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Machinery Pete: The $100,000 Question

March 18, 2017 Tractors farm

You have $100,000 to spend on a used tractor. What could you buy for that money?

It’s simple to slice and dice our 500,000 auction prices and 100,000 dealer equipment listings using the search filters at When you focus on tractors, you’ll find about 2,100 listings with 175 hp or more and 3,200 listings with 100 hp to 174 hp for $100,000 or less.

From a hard cash perspective, let’s see what the auction data I’ve been compiling for 27 years has to say. Again at we can search for tractors with 175 hp or more that recently sold at auction for $100,000 (check out the top data table below for results). 

We can use the same search filters to go back in time even further and look through Machinery Pete auction data. Our website includes auction data dating back 17 years, but I have older data in my office. Pre-internet I published a book four times a year. 

I literally dusted off my old books and went back 25 years to 1992. I wondered what was the highest auction price paid for a tractor at that time. The answer: $82,500 for a 1-year-old Case IH 9380 four-wheel-drive with only 291 hours and four years remaining on the warranty. The tractor sold at a January 1992 auction in southeast Minnesota.

We’ve come quite a long way in 25 years, haven’t we?

The highest auction price I’ve seen in the past 15 months on a tractor was $340,000 for a 2015 John Deere 9620R four-wheel-drive at a March 29, 2016, farm sale in northwest South Dakota. That’s a 312% increase between 1992 and 2015 for the highest auction price on a tractor.

While I was poking around in the decades-old auction data I ran across a dealer auction in northwest Missouri in September 1993. The auction featured three 1993 John Deere 4960 tractors. The tractor with 135 hours sold for $73,250, the one with 246 hours sold for $72,750 and the third one with 260 hours brought $72,250.

Imagine if you or I had been at the September 1993 auction and bought all three of those John Deere 4960s, put them in a shed for 20 years and then sold them at the top of the market in early 2013. I saw two John Deere 4960s with far more hours sell for $114,000 (1993 model; 3,045 hours; west-central Ohio farm sale on Jan. 24, 2013) and $110,000 (1994 model; 2,140 hours; northwest Illinois farm sale on Feb. 6, 2013). It’s a good reminder timing is everything.

Let’s zip ahead to 2002 and see what tractors were bringing. Check out the data table on page 38 showing seven tractors that sold for $100,000 or more that year. Yep, just seven hit or passed the $100,000 mark 15 years ago. By 2007 we were up to 48 tractors that sold at auction for $100,000 or more, with a high price of $194,000. In 2012, we skyrocketed to 269 tractors sold at auction for $100,000 or more and eclipsed the $300,000 mark on the high side.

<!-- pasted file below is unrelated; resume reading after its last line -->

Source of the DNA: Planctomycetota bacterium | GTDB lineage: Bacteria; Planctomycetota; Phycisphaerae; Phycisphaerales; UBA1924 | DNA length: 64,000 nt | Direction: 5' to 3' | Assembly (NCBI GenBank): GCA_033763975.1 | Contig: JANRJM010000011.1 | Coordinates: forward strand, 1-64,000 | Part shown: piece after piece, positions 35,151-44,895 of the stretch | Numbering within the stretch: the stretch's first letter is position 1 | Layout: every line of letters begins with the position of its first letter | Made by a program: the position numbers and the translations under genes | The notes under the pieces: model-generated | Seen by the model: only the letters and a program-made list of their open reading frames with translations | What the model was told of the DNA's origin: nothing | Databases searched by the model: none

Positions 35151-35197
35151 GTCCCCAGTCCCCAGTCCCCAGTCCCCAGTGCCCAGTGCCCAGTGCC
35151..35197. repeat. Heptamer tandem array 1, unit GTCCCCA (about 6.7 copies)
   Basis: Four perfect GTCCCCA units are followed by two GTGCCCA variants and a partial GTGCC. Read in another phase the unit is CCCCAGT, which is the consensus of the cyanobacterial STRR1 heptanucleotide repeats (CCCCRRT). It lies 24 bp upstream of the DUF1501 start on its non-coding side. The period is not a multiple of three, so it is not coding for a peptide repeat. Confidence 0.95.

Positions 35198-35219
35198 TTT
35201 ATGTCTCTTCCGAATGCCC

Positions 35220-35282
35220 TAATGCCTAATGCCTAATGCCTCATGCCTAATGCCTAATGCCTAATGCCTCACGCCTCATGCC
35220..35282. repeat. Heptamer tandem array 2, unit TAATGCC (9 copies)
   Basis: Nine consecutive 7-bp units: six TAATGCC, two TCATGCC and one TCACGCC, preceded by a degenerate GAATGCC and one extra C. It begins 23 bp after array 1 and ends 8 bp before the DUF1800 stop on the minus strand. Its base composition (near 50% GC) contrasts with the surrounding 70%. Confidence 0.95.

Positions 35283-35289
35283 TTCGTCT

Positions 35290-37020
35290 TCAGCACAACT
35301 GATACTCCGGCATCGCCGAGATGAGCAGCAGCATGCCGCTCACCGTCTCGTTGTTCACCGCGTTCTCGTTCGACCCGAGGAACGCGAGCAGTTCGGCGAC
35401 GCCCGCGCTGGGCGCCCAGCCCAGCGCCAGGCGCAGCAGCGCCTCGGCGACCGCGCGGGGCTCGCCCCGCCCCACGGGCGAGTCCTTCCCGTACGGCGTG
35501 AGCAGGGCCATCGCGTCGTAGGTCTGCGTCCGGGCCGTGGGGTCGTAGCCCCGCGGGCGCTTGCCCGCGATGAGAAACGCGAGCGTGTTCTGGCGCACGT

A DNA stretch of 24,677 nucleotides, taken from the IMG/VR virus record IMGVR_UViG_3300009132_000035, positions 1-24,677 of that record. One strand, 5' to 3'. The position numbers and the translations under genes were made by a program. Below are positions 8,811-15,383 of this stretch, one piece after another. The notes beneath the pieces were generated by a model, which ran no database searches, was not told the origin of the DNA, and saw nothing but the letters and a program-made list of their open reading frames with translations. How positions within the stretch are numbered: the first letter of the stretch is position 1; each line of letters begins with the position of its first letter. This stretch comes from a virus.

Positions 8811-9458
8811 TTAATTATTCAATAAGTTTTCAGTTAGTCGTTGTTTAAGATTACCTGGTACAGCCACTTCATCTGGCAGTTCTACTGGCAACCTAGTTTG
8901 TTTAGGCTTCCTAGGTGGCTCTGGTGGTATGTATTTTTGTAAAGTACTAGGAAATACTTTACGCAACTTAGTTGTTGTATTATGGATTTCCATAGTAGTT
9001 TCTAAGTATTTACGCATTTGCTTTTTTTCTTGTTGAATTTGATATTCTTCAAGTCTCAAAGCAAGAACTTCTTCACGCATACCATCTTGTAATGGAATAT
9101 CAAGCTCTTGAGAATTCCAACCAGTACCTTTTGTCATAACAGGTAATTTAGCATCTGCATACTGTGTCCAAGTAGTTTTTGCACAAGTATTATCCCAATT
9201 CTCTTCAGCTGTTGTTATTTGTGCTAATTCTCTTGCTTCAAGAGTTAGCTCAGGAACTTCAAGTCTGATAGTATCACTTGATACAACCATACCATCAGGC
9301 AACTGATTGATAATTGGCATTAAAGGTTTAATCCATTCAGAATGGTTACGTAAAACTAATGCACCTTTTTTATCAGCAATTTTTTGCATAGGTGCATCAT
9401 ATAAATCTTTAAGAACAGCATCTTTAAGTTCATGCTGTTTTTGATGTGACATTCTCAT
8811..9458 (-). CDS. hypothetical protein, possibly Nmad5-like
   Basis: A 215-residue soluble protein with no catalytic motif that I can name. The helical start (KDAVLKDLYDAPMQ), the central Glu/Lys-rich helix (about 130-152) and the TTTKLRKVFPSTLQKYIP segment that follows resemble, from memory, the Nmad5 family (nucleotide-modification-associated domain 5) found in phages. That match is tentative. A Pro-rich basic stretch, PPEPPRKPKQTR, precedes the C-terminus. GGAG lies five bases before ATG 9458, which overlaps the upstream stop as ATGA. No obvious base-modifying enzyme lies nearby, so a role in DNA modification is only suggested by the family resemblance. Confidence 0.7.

So why look backward at our data, or any data for that matter? Because valuable lessons can be learned and applied forward. If there’s one truth I’ve learned from tracking auction data for 27-plus years it’s that the ever-rising price of new equipment pulls up the value of used equipment in good condition even though there’s a bit of age on it.

For example, look at the John Deere 8410 with 437 hours in the data table at the bottom of the page. That tractor, with a five-year warranty, sold for $101,300 at a Nov. 30, 2002, farm auction in southwest Missouri. Now zoom to present day to a Dec. 8, 2016, farm auction in northwest Illinois where a 2000 John Deere 8410 with 2,192 hours sold for $116,000.

Which brings me to the question folks all over have been asking for a while now: “Pete, what will these new tractors be worth in 30 years and who will buy them?” The not-so-subtle implication is all the electronics in today’s modern tractor will not wear well over the decades. Time will tell. I sure hope I’m around in 30 years so we can talk about auction prices.

Perhaps we should bury a time capsule now and make our guesses on what will be the highest auction price on a tractor in 2047? Will there be another 300% price increase like the past 25 years? 


Buy your next piece of used farm equipment from the best online resource. With more than 100,000 listings from dealers across the country, shop at

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